Is the U.S. market tapped out for pinners?
Pinterest (NYSE:PINS) reported a blowout quarter in just about every way except one. Unfortunately, the market latched on to the one number that was disappointing — its U.S. active user growth — and punished the stock. On a Fool Live episode recorded on April 28, Fool contributors Brian Feroldi and Brian Withers cover the details of the quarter and how investors should think about domestic user growth for this visual discovery social media platform.
Brian Feroldi: I’m going to be talking about Pinterest, ticker symbol PINS. This company just reported earnings yesterday. Lots to like. Global monthly active users was up 30 percent to 478 million. The company noted particular strength from users under the age of 25. ARPU, average revenue per user, key metric grew 34 percent to a dollar, combine those together, revenue up 78 percent to 485 million exceeding expectations. Non-GAAP earnings were 78 million versus a loss of the year-ago period for 11 cents per share. Wall Street was expecting seven cents, so it was a strong beat on the top and bottom line.
On the conference call, the company noticed that it is seeing huge engagement among its pinners for their shopping platforms. In fact, product-related searches were up 20-fold, where year-over-year, 20 fold. The company deepened its relationship with Shopify during the quarter and then it also started up a new partnership with a company called WooCommerce, which is owned by a company called Automattic. For the quarter ahead, they are predicting a 105 percent revenue growth, 105 percent. However, they are only predicting global monthly average users are going to grow in the mid-teens. If you break that out, they are actually predicting that user growth in the US is going to be flat year-over-year on a percentage basis. That concerned the market and shares fell as a result, that is going to be something to watch.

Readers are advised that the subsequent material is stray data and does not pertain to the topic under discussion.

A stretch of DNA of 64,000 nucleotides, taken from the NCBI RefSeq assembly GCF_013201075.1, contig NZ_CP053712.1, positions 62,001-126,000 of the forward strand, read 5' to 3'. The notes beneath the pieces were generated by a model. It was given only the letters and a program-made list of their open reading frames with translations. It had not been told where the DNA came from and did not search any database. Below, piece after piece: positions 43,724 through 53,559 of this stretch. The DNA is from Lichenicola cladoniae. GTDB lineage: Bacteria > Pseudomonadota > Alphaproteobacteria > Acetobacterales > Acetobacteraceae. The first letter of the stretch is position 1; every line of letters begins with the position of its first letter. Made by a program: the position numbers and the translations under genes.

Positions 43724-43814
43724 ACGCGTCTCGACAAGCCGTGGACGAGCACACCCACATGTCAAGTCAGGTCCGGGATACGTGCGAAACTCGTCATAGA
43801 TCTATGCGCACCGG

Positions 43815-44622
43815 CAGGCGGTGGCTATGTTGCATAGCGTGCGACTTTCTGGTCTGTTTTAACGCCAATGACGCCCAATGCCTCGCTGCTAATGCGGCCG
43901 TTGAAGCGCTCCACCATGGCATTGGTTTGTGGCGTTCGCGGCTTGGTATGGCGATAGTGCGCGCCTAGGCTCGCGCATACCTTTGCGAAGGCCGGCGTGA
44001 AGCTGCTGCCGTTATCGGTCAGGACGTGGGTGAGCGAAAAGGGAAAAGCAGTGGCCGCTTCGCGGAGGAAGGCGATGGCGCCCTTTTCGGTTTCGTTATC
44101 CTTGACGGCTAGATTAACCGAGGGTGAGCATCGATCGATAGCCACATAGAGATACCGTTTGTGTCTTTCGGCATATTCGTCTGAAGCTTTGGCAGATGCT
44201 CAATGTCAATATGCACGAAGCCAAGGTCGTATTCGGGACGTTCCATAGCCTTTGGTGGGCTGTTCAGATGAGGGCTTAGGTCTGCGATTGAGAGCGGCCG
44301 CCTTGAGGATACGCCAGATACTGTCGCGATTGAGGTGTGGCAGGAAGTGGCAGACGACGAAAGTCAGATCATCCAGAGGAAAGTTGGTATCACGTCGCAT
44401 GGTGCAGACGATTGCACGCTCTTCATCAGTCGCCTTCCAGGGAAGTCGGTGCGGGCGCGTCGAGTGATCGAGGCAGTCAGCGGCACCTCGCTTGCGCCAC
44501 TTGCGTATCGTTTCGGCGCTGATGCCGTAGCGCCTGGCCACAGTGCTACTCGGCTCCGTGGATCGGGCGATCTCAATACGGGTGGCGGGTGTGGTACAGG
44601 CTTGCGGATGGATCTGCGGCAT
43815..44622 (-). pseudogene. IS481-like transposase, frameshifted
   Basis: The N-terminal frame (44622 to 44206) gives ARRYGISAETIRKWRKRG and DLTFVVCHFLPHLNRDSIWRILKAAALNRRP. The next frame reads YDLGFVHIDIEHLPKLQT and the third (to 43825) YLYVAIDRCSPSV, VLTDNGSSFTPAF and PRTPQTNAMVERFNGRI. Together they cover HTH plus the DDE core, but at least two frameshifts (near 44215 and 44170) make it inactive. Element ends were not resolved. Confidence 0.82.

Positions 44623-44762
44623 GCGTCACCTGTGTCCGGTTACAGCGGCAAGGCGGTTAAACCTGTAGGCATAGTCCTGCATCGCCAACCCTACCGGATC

They did say that they believe that a whole bunch of users were pulled forward, just like we’ve seen with lots of companies, Netflix, for example, that will be something that I’m paying attention to. I don’t want growth to be done in the United States. I still think there’s a lot of room left for them to grow. But the big point for them is thesis is largely on track. The company’s executing very well.
Brian Withers: Yeah, Brian, it just seemed like they were nailing it on all facets and scaling the business and whatnot. This slowing growth in the U.S. is that something that you’re worried about?
Brian Feroldi: Yeah. I don’t think the growth in the US is done they’re at about 95 million, if last count, out of about 330 million people. I think there is a perception out there, especially among men, that Pinterest is just a platform for women. But I really like that they’re picking up new users, especially in the under-25 gang that is going to be a great base of users to get to grow.
I am hopeful that the thing that they’re being overly conservative with their guidance and that we do see continued growth. Even if it’s very modest, let’s say, a million a quarter or something like that. But that is definitely an area for investors to watch.
This article represents the opinion of the writer, who may disagree with the “official” recommendation position of a Motley Fool premium advisory service. We’re motley! Questioning an investing thesis — even one of our own — helps us all think critically about investing and make decisions that help us become smarter, happier, and richer.
Brian Feroldi owns shares of Netflix, Pinterest, and Shopify. Brian Withers owns shares of Shopify. The Motley Fool owns shares of and recommends Netflix, Pinterest, and Shopify. The Motley Fool recommends the following options: long January 2023 $1,140 calls on Shopify and short January 2023 $1,160 calls on Shopify. The Motley Fool has a disclosure policy.